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Maria Soledad Cortina, Rushi Talati, Dingcai Cao, J Jason McAnany, Pablo A Barrionuevo; Evaluation of intraocular light scattering and color vision in eyes implanted with Boston Keratoprosthesis. Invest. Ophthalmol. Vis. Sci. 2016;57(12):1242.
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© ARVO (1962-2015); The Authors (2016-present)
The Boston keratoprosthesis (KPro) is used for the treatment of corneal blindness in cases of poor prognosis for traditional keratoplasty, with favorable visual outcomes and improvement in quality of life. However, patients implanted with this device often complain of disabling glare under certain conditions and it is unknown how visual function differs from that of a normal cornea. The purpose of this study is to evaluate intraocular light scattering and color vision in patients implanted with KPro.
Patients with implanted KPro and vision better than 20/100 were asked to participate in the study. Eyes were divided into PMMA and titanium backplate groups. When possible, the patient’s fellow eye served as control. Intraocular scattering was quantified with a C-Quant (OCULUS Optikgeräte GmbH) straylight meter that measures foveal light scatter (log S) produced by a glaring light ring at 7 degrees of eccentricity. Color vision was assessed with the use of Munsell D-15 test.
Fifteen eyes implanted with Boston type 1 keratoprosthesis (10 with PMMA backplate and 5 with titanium backplate) were measured. Eight eyes (5 eyes without corneal pathology, 1 eye with mild aniridic keatopathy and 2 eyes with keratoconus and no corneal opacity) served as controls. We found that PMMA KPro backplate model produced more intraocular light scattering than the control cornea (p<0.01). There was also a trend towards more light scattering in the PMMA group compared to the titanium group but this did not reach significance for the sample size (p = 0.11). There was no difference in color vision testing among groups, probably due to the long-term chromatic adaptation.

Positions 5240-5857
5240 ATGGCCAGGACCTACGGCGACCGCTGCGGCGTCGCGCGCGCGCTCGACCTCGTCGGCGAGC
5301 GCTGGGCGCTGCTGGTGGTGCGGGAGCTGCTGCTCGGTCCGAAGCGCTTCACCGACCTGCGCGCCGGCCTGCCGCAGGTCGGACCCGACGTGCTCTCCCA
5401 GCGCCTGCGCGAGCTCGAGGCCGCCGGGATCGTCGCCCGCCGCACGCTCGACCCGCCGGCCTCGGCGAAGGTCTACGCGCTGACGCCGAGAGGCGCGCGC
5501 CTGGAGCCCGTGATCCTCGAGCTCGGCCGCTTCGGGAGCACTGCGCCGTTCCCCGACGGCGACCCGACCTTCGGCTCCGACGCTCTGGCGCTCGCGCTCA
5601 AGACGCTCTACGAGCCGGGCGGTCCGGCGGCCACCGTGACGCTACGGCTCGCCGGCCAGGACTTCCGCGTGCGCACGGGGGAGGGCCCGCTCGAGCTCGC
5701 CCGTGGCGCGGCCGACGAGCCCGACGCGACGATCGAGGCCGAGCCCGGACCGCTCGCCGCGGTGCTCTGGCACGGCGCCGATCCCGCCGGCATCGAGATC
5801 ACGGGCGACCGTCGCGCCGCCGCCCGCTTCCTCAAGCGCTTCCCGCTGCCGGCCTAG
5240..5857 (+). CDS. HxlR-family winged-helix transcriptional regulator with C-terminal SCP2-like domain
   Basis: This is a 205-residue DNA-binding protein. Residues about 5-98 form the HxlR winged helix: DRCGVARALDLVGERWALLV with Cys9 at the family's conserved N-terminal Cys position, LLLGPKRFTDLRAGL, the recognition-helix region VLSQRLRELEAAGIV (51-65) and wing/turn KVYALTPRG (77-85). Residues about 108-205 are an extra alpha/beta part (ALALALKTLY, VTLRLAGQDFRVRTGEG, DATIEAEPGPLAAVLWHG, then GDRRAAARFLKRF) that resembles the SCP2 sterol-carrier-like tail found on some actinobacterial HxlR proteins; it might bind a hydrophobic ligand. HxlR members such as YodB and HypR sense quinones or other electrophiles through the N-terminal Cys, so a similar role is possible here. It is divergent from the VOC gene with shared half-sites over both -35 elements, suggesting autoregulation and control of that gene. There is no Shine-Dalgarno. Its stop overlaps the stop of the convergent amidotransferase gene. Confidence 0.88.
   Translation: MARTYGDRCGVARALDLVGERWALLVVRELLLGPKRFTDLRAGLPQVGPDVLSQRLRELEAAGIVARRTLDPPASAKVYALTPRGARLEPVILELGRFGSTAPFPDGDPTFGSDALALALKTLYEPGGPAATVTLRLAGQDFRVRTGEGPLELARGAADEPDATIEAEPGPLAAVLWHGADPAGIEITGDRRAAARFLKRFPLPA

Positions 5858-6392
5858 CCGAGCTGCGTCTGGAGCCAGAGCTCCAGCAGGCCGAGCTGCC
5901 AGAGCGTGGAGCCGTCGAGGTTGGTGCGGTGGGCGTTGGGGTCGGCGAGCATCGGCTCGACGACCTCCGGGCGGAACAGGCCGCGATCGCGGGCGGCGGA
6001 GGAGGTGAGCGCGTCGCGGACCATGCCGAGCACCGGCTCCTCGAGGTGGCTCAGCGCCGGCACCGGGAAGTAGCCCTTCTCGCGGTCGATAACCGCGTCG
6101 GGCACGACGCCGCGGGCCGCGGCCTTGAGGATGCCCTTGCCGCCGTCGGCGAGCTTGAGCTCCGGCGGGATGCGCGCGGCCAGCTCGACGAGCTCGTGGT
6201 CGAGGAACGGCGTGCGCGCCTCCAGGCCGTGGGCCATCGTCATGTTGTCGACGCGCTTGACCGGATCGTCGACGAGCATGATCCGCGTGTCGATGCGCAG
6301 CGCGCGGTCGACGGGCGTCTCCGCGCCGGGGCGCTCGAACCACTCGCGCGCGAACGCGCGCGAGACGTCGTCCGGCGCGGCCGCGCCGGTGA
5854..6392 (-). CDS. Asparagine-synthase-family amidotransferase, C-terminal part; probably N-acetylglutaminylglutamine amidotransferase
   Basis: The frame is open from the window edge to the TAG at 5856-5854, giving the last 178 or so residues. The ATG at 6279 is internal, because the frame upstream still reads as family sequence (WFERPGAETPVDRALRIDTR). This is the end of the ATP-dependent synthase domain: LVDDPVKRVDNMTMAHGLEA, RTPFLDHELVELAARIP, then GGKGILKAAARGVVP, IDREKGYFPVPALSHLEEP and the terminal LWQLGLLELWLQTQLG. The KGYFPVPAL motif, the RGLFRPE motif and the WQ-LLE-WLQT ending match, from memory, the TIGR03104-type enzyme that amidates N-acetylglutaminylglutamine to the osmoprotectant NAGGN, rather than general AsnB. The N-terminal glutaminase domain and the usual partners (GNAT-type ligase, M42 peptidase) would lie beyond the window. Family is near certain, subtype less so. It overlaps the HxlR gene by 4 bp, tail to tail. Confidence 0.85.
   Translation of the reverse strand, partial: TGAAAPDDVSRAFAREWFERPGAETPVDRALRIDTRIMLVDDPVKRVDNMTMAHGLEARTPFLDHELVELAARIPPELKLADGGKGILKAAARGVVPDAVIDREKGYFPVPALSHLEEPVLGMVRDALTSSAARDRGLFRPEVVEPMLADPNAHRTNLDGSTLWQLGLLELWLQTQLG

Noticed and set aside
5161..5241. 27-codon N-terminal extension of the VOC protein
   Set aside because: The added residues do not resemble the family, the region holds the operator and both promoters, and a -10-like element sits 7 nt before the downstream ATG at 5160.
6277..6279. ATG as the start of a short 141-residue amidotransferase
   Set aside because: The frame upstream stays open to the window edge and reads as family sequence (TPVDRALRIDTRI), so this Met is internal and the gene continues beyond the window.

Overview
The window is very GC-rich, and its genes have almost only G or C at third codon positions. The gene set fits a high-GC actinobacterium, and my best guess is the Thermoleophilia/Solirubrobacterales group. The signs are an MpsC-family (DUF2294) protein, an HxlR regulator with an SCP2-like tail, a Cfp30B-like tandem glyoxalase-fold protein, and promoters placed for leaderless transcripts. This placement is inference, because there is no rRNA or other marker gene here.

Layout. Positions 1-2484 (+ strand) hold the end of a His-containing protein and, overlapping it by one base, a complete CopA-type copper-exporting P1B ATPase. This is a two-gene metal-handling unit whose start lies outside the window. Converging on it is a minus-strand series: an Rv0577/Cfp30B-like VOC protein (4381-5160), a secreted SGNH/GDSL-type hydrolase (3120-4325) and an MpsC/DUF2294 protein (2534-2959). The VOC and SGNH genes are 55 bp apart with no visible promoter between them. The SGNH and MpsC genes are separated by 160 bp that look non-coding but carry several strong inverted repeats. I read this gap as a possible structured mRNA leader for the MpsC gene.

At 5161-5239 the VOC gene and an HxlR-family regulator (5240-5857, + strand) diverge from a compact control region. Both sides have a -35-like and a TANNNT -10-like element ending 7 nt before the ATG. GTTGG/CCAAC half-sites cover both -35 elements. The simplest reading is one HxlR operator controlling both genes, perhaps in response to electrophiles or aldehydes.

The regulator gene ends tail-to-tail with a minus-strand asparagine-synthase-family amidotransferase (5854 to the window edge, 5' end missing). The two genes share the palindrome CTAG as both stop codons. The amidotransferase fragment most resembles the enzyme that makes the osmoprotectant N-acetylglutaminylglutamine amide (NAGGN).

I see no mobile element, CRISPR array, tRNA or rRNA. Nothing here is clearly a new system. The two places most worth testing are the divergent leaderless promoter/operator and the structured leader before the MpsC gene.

Eyes implanted with Boston KPro have significantly more intraocular light scatter than fellow eyes with a normal and/or diseased cornea. An opaque backplate such as the titanium model may contribute to reduce intraocular light scattering in these patients.
This is an abstract that was submitted for the 2016 ARVO Annual Meeting, held in Seattle, Wash., May 1-5, 2016.
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